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Classnotes_-_Chapter_5_-08

# Classnotes_-_Chapter_5_-08 - Chapter 5 Classnotes Chapter...

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Chapter 5 Classnotes Chapter Five Introduction to Valuation: The Time Value of Money Chapter Outline 0. Future Value and Compounding 1. Present Value and Discounting 2. More on Present and Future Values Basic Definitions 3. Present Value – earlier money on a time line 4. Future Value – later money on a time line 5. Interest rate – “exchange rate” between earlier money and later money 0. Discount rate 1. Cost of capital 2. Opportunity cost of capital 3. Required return 1

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Chapter 5 Classnotes Future Values Suppose you invest \$1000 for one year at 5% per year. What is the future value in one year? Interest = \$1000 x .05 = \$50 Value in one year = principal + interest = \$1,050 + \$1,000(1+.05) Suppose you leave the money in for another year. How much will you have two years from now? =1,050 +1,050x.05 =1,050 (1+.05) =1,000 (1+,05)^2 = \$1,102.5 FV = Future Values: General Formula FV = PV(1 + r) t Where: FV = future value PV = present value r = period interest rate, expressed as a decimal t = number of periods Future value interest factor = (1 + r) t If you put \$2,000 in money market account. If you earn 4% per year for 15 years, how much money will you have at the end of 15 years? FV = PV(1 + r) t FV = \$2,000 (1+.04) 15 = 3,601.88 2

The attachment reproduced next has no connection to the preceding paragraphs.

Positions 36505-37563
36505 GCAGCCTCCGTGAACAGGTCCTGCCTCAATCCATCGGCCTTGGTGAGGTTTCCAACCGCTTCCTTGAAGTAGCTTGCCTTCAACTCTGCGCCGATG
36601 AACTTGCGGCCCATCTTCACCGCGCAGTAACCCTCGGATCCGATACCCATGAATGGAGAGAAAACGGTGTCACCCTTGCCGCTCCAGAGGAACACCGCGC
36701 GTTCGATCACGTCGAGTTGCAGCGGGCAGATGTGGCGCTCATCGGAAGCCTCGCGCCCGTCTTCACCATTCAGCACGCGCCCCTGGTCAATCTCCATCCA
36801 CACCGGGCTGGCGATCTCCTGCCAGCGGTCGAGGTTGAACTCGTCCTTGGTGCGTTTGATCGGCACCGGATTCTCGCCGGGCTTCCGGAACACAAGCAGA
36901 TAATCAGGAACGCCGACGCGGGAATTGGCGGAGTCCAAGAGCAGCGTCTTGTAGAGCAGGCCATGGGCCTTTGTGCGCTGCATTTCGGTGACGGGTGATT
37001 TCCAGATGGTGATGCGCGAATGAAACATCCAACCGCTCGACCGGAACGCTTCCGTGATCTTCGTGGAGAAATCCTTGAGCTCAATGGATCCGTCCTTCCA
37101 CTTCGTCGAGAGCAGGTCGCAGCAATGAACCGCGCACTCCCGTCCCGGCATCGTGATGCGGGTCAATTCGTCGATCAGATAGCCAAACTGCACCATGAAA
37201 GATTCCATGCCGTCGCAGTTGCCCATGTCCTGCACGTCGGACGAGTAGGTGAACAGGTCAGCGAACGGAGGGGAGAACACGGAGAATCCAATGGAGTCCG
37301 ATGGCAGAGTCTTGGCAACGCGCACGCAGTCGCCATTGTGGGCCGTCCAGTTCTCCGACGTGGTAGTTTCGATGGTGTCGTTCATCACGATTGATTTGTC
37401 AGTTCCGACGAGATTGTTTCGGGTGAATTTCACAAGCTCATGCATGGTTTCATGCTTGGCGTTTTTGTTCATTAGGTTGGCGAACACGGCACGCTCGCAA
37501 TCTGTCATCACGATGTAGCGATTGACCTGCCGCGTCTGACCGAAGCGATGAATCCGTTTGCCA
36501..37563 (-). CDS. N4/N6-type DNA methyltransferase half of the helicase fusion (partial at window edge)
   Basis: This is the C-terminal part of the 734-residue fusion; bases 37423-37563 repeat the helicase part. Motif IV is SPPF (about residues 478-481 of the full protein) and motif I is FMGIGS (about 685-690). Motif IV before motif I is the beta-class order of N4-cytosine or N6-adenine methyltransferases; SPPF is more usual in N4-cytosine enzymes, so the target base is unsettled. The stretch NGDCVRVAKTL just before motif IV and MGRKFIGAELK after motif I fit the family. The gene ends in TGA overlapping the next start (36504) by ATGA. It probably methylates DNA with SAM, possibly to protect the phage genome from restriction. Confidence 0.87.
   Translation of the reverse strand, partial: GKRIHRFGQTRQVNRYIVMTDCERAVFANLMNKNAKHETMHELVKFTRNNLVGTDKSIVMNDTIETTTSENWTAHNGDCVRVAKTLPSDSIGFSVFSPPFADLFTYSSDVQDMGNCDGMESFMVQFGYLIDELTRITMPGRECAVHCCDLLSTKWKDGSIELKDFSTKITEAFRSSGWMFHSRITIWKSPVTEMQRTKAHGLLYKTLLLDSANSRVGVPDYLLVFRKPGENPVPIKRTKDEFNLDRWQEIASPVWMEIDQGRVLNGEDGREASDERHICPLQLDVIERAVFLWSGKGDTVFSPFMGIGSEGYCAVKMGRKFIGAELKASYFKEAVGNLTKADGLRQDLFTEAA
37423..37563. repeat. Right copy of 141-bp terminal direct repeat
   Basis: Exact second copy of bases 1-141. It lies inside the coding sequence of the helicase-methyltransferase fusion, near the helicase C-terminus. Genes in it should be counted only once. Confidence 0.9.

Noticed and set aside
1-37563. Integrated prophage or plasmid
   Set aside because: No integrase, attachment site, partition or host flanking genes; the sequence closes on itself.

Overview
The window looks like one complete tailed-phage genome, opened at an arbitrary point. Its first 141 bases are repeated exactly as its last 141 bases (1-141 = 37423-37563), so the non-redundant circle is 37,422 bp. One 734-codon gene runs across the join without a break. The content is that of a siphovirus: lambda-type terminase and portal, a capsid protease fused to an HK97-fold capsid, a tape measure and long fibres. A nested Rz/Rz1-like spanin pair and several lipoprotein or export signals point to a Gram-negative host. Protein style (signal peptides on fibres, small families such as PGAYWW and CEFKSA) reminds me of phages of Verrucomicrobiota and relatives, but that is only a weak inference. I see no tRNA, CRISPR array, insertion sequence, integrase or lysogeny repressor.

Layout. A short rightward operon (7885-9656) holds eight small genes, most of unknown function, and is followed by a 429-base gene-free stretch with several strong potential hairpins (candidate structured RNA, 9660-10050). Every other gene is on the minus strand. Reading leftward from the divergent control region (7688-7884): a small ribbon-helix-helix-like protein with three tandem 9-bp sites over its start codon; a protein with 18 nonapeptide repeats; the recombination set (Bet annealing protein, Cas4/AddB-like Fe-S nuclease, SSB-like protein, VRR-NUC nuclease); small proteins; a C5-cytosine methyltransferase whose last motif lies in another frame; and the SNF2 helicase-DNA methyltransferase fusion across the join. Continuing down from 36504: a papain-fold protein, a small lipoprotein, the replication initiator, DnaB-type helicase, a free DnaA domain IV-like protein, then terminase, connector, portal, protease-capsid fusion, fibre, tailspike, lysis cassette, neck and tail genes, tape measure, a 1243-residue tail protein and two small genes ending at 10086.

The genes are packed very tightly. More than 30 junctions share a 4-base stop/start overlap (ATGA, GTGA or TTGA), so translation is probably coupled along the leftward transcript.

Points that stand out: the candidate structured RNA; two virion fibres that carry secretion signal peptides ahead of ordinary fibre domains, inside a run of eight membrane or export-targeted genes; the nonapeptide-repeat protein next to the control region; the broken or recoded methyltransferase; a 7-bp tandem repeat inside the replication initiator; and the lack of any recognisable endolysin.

Chapter 5 Classnotes Effects of Compounding 6. Simple interest 7. Compound interest 8. Consider the previous example 4. FV with simple interest = 1000 + 50 + 50 = 1100 5. FV with compound interest = 1102.50 6. The extra 2.50 comes from the interest earned on the first interest payment of . 05(50) = 2.50 Calculator Keys Texas Instruments BA-II Plus 7. N = number of periods 8. I/Y = period interest rate 0. P/Y must equal 1 for the I/Y to be the period rate 1. Interest is entered as a percent, not a decimal 9. PV = present value

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